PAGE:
So it's a big job, and a messy one. All because someone can't wait to buy the whole package? That goes beyond, "Here is a little bennie for having put some points towards buying something later" and into "Let's recalculate the cost of packages so you can shop for just what you want."

      At best I'd want to allow the limitation-based approach I mentioned above, or allow people to buy over-costed subdivisions unless a "component pricing" exists already (such as for ST.)

      Yes, this boils down to "It's bad because I'm lazy and that's a lot of work." But my house rules generally revolve around finding the lazy solution, not one that creates more work for me.

  2. I've done some things like this. We use the component parts of different stat increases and I did break Combat Reflexes down into three [5] point leveled advantages.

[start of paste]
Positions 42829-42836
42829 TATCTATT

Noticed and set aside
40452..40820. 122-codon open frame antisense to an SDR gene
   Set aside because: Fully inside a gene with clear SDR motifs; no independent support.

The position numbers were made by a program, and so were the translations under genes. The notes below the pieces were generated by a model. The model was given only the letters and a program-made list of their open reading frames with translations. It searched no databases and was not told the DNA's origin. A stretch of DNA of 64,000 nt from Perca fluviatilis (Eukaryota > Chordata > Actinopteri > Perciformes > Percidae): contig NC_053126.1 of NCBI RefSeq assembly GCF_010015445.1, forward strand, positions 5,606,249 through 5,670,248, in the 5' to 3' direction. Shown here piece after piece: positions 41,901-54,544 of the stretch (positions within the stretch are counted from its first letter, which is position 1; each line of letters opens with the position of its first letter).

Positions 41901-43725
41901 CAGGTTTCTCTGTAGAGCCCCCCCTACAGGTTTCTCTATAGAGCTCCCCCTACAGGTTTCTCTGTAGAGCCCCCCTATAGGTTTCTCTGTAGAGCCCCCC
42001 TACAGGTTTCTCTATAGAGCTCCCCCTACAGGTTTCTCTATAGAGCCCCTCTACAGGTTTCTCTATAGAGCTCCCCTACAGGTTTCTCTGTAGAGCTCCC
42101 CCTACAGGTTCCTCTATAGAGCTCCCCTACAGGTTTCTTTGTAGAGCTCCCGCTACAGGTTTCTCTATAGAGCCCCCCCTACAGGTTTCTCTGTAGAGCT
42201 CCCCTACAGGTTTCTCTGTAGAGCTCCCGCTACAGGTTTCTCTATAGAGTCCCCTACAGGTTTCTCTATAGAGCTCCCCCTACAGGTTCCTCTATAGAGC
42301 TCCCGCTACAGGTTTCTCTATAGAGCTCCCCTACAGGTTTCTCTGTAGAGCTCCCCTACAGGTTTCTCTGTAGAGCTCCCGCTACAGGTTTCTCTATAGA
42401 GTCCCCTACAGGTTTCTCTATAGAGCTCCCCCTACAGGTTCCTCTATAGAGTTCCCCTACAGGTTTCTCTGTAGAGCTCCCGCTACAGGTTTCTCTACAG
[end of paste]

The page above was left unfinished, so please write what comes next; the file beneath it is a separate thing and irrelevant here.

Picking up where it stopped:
I sometimes allow purchasing things early with at least half the points with the expectation that all future points go toward this until it is paid off.

    1. That makes a lot of sense - and yeah, if you can break down the components into discrete purchases, it would work well.

  3. I feel that the way I've broken them down, it does work pretty well. If you don't start the game with Combat Reflexes, this is how you get it. One [5] point chunk at a time. I was giving them out as bonus award "Level Ups" at certain milestones to characters that didn't have it (the other characters got something else) and it worked well. Eventually everyone that was engaging in combat got Combat Reflexes, though it took some time.

    You can check it out down in the Session Notes part of this particular session from way long ago...